Our last Pulse Meeting held on 3 November was presented by Dr Donna Turner a Senior Project Officer at Shelter WA. Donna is managing an Information Linkages and Capacity Building (ILC) funded Project, Building Tenancy Skills.
The project is a statewide homelessness prevention project in a partnership between Shelter WA and People with Disabilities WA. Funding is provided by an Information, Linkages and Capacity Building Grant through the Department of Social Services.
Working with a team of people with disability who have experience of renting, the project will firstly develop resources for people with disability who would like additional skills and resources to manage their rental accommodation and secondly, will assist organisations to build their capacity to support tenants with disability.
At the outset Donna acknowledged the “experience of people who have disability and who have faced challenges in their housing”. “There will be some people in this room who have that experience,” she said. “This project will be learning from people with lived experience, and I would like to acknowledge that.”
The experience of people with disability in renting is often poorer in comparison to people without disability. This often plays out during rental inspection where a property might have been damaged from use of mobility aids, or has declined during a period while the person was in hospital. People with disability are less likely to be on a decent income and might not be able to afford to pay others to undertake garden and property maintenance if these are things they are not physically able to undertake themselves.
People who experience psychosocial disability might not feel safe letting people come into the property to conduct maintenance. Some people have difficulties parting with possessions, referred to as hoarding. These challenges play out in the most important space - where you live. You have somebody coming in to your home judging the way you are maintaining that property. That kind of interaction between the person with a disability and whoever has this power over them can then become a problematic space.
“We are hoping that this project can explicitly address the pointy part of the interaction,” Donna said.
View the slide presentation.
Where are People Renting?
Estimates show most people with a disability who are renting do so in the private sector (approximately 90-95,000). Another 5,500 people with a disability are living in public housing across both state housing and facilities run by Community Housing Providers and an estimated 2,500-2,800 people are living in Specialist Disability Accommodation.
“The focus is not so much about the built environment,” Donna said. “This is about the experience of renting. This is about the experience of maintaining your tenancy when you are renting knowing there are those additional challenges when you are experiencing different types of disability.
“People with disability have said that they would like to feel more confident as tenants, they would like to self-advocate and to understand their rights and responsibilities as tenants.”
Resources and workshops will be developed by people with lived experience and will then be made available to individuals and service providers. The workshops for people with disability will be provided across the state to provide the information and skills that tenants with disability have identified will be useful to them in maintaining their tenancy. Advice, support, and resources to assist service providers to build their capacity to assist tenants with disability will also be identified and developed.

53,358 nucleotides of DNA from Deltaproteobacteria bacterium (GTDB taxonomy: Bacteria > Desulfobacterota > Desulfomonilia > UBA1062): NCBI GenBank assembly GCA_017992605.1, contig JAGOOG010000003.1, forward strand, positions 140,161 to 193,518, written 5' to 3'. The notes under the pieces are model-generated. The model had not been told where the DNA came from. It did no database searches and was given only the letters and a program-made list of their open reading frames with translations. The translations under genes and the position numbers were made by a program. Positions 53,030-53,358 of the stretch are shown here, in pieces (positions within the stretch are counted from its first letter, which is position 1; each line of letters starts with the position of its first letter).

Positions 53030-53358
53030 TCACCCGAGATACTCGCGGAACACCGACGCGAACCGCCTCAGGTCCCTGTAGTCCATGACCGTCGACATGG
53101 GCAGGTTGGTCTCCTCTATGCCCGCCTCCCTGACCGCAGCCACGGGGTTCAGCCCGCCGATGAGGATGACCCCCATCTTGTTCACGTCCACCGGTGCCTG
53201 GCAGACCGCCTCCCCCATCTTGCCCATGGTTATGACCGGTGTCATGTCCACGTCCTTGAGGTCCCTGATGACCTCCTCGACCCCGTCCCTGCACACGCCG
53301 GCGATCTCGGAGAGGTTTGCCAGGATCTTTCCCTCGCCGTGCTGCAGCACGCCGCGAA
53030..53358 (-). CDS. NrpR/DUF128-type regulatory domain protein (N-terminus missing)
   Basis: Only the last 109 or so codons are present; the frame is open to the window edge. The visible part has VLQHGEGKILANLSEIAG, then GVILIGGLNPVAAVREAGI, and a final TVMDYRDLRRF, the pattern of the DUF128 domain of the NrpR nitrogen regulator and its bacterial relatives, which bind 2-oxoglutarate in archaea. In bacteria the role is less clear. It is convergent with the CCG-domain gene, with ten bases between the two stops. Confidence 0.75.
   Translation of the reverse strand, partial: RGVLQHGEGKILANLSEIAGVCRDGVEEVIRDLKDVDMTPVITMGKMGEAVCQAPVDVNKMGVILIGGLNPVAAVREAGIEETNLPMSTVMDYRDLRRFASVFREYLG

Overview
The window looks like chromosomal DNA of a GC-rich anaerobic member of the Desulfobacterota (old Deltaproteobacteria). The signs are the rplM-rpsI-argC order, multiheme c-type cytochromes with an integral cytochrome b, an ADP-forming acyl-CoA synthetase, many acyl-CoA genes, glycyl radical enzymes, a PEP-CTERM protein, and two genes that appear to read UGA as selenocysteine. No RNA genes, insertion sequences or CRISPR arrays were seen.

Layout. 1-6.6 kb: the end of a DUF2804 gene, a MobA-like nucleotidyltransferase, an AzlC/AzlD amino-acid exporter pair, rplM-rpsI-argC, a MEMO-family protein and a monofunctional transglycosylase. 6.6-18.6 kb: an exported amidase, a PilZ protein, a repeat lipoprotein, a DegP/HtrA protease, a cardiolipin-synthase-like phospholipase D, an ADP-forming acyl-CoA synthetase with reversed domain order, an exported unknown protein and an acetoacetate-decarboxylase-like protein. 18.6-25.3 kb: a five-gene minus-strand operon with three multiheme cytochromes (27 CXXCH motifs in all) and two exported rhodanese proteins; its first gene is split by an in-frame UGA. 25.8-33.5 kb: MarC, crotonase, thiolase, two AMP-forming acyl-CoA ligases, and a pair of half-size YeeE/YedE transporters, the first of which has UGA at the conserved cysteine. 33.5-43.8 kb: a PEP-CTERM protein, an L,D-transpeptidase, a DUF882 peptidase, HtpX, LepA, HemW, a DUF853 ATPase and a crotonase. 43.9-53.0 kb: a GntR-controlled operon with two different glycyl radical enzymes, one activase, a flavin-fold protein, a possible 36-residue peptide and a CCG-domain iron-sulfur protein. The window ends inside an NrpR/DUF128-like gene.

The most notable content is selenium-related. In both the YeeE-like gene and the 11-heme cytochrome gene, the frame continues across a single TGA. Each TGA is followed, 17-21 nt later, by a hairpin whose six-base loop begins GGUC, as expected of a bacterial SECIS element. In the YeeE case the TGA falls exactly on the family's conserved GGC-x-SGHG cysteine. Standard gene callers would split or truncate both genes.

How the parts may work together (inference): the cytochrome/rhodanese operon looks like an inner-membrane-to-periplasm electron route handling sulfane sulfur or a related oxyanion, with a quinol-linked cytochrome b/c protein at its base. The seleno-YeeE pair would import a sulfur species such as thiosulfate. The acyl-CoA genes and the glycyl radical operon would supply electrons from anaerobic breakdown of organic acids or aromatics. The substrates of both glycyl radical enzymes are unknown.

Co-design Project Team Approach
A co-design project team, comprised of people with diverse experience of disability who have rented will identify and prioritise the most common and most challenging problems faced by renters with disability. In response, they will build ideas for resources that can be prototyped and tested with technical support. A facilitator and an evaluator/researcher will support the team.
An Advisory Group is forming comprised of peak bodies, individuals, and service providers with experience across the disability, consumer, mental health, housing, rental, consumer protection, financial counselling, and advocacy. The Group, through collaboration, will examine what’s already in place, mapping services which has already had success in this space through innovation, identify opportunities for training staff and the best platforms for informational sharing.
“By doing this we are not reinventing the wheel,” Donna said. We are encouraging the sharing of successes in other spaces.”
In the latter part of her presentation, Donna took the time to show a range of great ideas already taking emerging to encourage supportive decision making. Watch her presentation to see examples of Easy Read tenancy documents, videos and animations being used right now.
Watch the video presentation.
For more information including expressions of interest from people with disability living in rented accommodation and other paid roles within the project click here. You can contact Donna Turner on (08) 9325 6660 or email@example.com.
Funded by the Australian Government Department of Social Services.
Visit www.dss.gov.au for more information.